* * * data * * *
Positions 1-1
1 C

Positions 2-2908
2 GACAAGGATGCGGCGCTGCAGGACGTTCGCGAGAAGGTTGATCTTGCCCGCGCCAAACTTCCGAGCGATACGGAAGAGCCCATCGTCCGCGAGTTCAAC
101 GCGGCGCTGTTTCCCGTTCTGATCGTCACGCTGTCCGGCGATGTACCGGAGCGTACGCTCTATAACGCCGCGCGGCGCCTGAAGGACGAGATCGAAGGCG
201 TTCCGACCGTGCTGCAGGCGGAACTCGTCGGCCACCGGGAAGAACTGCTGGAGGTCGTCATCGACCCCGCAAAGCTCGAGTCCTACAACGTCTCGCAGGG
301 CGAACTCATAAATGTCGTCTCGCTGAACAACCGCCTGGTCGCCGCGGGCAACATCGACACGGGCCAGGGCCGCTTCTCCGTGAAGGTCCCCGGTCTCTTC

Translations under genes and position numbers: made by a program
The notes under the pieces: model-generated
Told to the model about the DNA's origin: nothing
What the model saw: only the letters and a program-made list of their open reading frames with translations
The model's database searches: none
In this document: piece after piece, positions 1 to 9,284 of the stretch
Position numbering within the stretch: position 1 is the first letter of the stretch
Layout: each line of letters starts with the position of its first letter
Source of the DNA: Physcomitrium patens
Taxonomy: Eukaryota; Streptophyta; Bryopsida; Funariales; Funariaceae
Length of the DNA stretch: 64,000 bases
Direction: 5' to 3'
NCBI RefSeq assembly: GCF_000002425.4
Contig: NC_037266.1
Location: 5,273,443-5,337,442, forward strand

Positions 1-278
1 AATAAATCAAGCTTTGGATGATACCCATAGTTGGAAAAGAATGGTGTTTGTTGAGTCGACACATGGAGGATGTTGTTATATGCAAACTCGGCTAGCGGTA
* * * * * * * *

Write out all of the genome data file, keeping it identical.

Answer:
Positions 1-1
1 C

Positions 2-2908
2 GACAAGGATGCGGCGCTGCAGGACGTTCGCGAGAAGGTTGATCTTGCCCGCGCCAAACTTCCGAGCGATACGGAAGAGCCCATCGTCCGCGAGTTCAAC
101 GCGGCGCTGTTTCCCGTTCTGATCGTCACGCTGTCCGGCGATGTACCGGAGCGTACGCTCTATAACGCCGCGCGGCGCCTGAAGGACGAGATCGAAGGCG
201 TTCCGACCGTGCTGCAGGCGGAACTCGTCGGCCACCGGGAAGAACTGCTGGAGGTCGTCATCGACCCCGCAAAGCTCGAGTCCTACAACGTCTCGCAGGG
301 CGAACTCATAAATGTCGTCTCGCTGAACAACCGCCTGGTCGCCGCGGGCAACATCGACACGGGCCAGGGCCGCTTCTCCGTGAAGGTCCCCGGTCTCTTC

Translations under genes and position numbers: made by a program
The notes under the pieces: model-generated
Told to the model about the DNA's origin: nothing
What the model saw: only the letters and a program-made list of their open reading frames with translations
The model's database searches: none
In this document: piece after piece, positions 1 to 9,284 of the stretch
Position numbering within the stretch: position 1 is the first letter of the stretch
Layout: each line of letters starts with the position of its first letter
Source of the DNA: Physcomitrium patens
Taxonomy: Eukaryota; Streptophyta; Bryopsida; Funariales; Funariaceae
Length of the DNA stretch: 64,000 bases
Direction: 5' to 3'
NCBI RefSeq assembly: GCF_000002425.4
Contig: NC_037266.1
Location: 5,273,443-5,337,442, forward strand

Positions 1-278
1 AATAAATCAAGCTTTGGATGATACCCATAGTTGGAAAAGAATGGTGTTTGTTGAGTCGACACATGGAGGATGTTGTTATATGCAAACTCGGCTAGCGGTA